A Trick to Ease the Scrivener Transition

I’ve written about Scrivener before, but I’ve been spending a lot of time with it lately so I thought I’d give some brief thoughts on using it as I impatiently await the long-sought iOS version.

First, Scrivener remains to be one of the most powerful pieces of software I’ve ever used. Calling it a Swiss-Army Knife is actually an understatement. Scrivener is able to curate research, serve as an elegant writing platform, and even as an eBook creator. There are so many tools in this application that I’ve barely cracked it’s potential.

Scrivener BinderScrivener, however, is far from easy. My transition into it’s workflow was easier than most folks I know because I’ve broken up my documents utilizing styles for years. The idea that a second level heading is really the second level of an outline is second nature to me, and this translated well into the model of different document levels in the binder. For folks who might expect Scrivener to simply act like a word processor, however, the transition can be quite difficult. Unlike word processors, which will get out of a user’s way when they want to use the application as though it were a typewriter 1, Scrivener refuses to bow to this impulse. In fact, the more you want to use Scrivener like a typewriter, the less you will appreciate it. For Scrivener to really work, every distinct idea – whether it be a chapter, section, or sub-section – should be it’s own document. This way the larger project has a built-in structure.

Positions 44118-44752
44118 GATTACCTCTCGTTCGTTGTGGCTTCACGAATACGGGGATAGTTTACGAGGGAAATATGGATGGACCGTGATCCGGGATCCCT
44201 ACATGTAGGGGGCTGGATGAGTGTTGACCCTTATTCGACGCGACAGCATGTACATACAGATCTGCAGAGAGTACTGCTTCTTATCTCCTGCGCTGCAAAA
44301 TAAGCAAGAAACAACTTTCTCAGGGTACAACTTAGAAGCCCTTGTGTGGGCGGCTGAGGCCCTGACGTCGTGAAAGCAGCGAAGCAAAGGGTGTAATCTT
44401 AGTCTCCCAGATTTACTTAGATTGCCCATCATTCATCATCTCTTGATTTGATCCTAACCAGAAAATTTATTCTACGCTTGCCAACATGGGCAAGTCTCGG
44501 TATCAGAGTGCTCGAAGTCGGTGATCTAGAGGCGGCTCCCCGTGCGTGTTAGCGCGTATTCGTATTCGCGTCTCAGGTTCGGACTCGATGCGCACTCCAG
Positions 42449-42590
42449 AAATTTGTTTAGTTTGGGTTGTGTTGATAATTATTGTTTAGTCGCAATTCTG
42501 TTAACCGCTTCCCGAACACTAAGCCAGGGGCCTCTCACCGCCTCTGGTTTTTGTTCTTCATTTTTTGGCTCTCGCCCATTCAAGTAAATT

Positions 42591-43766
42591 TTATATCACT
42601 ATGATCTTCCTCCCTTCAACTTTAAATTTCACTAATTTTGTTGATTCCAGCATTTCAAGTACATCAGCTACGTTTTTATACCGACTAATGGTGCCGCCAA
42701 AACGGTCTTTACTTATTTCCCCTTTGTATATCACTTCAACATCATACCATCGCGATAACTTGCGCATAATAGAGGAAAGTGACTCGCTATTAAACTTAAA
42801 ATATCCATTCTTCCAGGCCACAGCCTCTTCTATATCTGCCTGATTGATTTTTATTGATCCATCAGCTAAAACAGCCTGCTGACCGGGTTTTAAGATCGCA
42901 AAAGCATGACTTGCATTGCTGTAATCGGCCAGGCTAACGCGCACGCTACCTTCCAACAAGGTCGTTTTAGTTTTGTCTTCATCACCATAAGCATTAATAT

This often trips up people not used to this idea. They become confused switching their eyes back and forth from the binder to the editor, trying to remember what section they are dealing with. When the document outline is set before writing begins, it’s especially troublesome to remember what comes next. I solve this problem in two steps. First, I set the editor to display in “Scrivenings.” That is, all the documents beneath the selected layer will display as a single document in the editor. This is reflected in the editor window as depicted below.

Scrivenings with no titles

Next, I go to Format ==> Options ==> Show Titles in Scrivenings. As the command suggests, document titles will be viewable in the editor when “Scrivenings” is selected as the view mode. This also works in Scrivener’s excellent composition mode, allowing for distraction free writing while still providing cues as to what comes next in the project. Once the titles are enabled, Scrivenings view looks like the picture below.

Editor with Titles

This simple trick can make the transition to Scrivener much easier, but will make it more productive even for experienced users.


  1. Manually formatting headers, that sort of thing. 
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